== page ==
While always aware of the shifting center, both Johannes Itten and Dan Friedman lived eccentric lives and remained committed to the expressive spirit of their work. Itten and Friedman orbit the center of modernism, existing at the beginning and end of its art, design and pedagogy.
Both formed theories of contrast: it became the main theme in Itten’s Vorkurs and is at the heart of Friedman’s typographic exercises, where the student studies—and challenges—traditional value pairs. These exercises suggest deconstruction in postmodern graphic design.
Itten joined the Bauhaus as an established painter/printmaker and was charged with designing and implementing a foundation design course. Itten’s resignation from the Bauhaus was due to the pushing of expressionism to the periphery of Bauhaus teaching. Itten’s foundation course attempted to combine craft with technology while cultivating individualistic creativity. Itten’s intense spiritual beliefs may have alienated his colleagues. When the emphasis of Bauhaus curriculum shifted toward technology, industry and the socially-oriented design of constructivism, Itten left the school. Later in life he turned to color-field painting.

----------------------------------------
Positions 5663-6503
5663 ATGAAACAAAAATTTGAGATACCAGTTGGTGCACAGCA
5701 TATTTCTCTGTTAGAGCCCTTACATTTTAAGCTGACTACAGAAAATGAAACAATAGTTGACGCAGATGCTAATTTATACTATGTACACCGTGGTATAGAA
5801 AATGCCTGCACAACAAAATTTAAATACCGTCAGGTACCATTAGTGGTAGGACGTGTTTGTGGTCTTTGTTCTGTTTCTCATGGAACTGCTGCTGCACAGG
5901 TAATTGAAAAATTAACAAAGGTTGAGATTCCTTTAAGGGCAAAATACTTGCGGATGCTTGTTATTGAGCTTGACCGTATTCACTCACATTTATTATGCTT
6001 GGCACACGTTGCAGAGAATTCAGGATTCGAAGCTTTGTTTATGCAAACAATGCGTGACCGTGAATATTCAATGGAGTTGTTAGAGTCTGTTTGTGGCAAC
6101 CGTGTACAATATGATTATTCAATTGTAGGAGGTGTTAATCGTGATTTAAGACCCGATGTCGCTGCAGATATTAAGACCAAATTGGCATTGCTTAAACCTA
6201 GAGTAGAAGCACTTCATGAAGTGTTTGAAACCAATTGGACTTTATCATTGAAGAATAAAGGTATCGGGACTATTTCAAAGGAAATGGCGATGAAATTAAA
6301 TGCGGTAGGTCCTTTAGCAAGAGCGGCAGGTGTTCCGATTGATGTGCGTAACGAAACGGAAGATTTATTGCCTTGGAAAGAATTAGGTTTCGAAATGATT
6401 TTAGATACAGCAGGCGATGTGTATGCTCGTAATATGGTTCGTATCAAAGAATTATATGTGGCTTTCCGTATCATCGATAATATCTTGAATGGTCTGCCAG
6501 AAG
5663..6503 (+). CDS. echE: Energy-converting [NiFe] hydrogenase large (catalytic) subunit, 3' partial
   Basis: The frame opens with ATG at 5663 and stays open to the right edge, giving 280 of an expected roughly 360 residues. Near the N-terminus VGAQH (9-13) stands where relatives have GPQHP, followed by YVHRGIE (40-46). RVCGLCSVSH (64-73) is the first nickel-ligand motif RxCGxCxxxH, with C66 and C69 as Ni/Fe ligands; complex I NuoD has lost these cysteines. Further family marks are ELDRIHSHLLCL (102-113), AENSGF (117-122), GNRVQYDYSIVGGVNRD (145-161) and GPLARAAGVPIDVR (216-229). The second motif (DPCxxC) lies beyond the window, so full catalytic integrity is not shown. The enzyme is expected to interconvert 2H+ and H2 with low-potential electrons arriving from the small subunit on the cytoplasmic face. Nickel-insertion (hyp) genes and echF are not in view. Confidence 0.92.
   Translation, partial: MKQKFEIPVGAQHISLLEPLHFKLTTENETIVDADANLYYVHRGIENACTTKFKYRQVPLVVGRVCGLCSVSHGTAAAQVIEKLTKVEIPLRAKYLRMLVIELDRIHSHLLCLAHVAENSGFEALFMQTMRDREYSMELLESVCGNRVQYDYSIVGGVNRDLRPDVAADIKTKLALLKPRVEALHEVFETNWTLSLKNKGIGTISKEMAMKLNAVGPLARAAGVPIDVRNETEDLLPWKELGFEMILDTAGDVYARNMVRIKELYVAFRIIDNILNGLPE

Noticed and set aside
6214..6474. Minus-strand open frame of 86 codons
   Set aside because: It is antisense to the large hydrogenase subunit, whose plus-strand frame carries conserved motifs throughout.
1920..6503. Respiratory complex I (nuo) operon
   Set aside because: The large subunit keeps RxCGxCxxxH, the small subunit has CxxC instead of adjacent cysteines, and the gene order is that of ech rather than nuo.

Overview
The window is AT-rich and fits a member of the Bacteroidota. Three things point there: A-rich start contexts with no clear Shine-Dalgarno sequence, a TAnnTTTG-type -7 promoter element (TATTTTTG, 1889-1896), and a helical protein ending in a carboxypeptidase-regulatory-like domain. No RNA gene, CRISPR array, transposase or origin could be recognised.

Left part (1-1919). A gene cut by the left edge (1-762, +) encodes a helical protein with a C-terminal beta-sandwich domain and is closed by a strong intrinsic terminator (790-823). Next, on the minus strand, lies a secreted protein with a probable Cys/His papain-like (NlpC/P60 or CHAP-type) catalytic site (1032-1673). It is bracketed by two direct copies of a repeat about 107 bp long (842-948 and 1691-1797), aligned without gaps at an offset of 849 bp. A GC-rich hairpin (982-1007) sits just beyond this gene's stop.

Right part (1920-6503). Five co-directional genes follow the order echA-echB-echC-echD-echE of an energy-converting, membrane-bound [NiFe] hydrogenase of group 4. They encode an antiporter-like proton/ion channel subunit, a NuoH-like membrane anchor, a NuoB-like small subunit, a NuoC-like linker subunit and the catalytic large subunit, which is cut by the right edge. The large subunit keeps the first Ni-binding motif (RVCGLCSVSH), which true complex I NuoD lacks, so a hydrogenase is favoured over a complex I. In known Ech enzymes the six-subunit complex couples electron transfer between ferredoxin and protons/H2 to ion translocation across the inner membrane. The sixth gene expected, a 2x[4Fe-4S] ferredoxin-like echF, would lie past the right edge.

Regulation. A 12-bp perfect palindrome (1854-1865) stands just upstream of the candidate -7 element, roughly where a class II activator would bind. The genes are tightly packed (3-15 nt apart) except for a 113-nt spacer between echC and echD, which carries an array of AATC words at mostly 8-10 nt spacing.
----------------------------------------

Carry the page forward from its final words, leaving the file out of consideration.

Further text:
Friedman interwove artistic and professional practice with teaching throughout his life. Friedman structured the first program in visual arts at the State University of New York in Purchase. Along with other Swiss-inspired designers, Friedman is credited with developing and bringing new (wave) typography to the United States. A craftsman, some of Friedman’s day-glow furniture was commercially produced in Europe. In 1995, Friedman died of AIDS-related causes shortly after taking on a professorship at the Cooper Union School of Art.
|Keywords:||Design Teaching, Design Pedagogy, Typography, Contrast Theory, New Wave Typography, Eccentric Pedagogy, Queer Pedagogy|
Assistant Professor, Communication Design, Texas Tech University School of Art, Texas Tech University, Lubbock, Texas, USA
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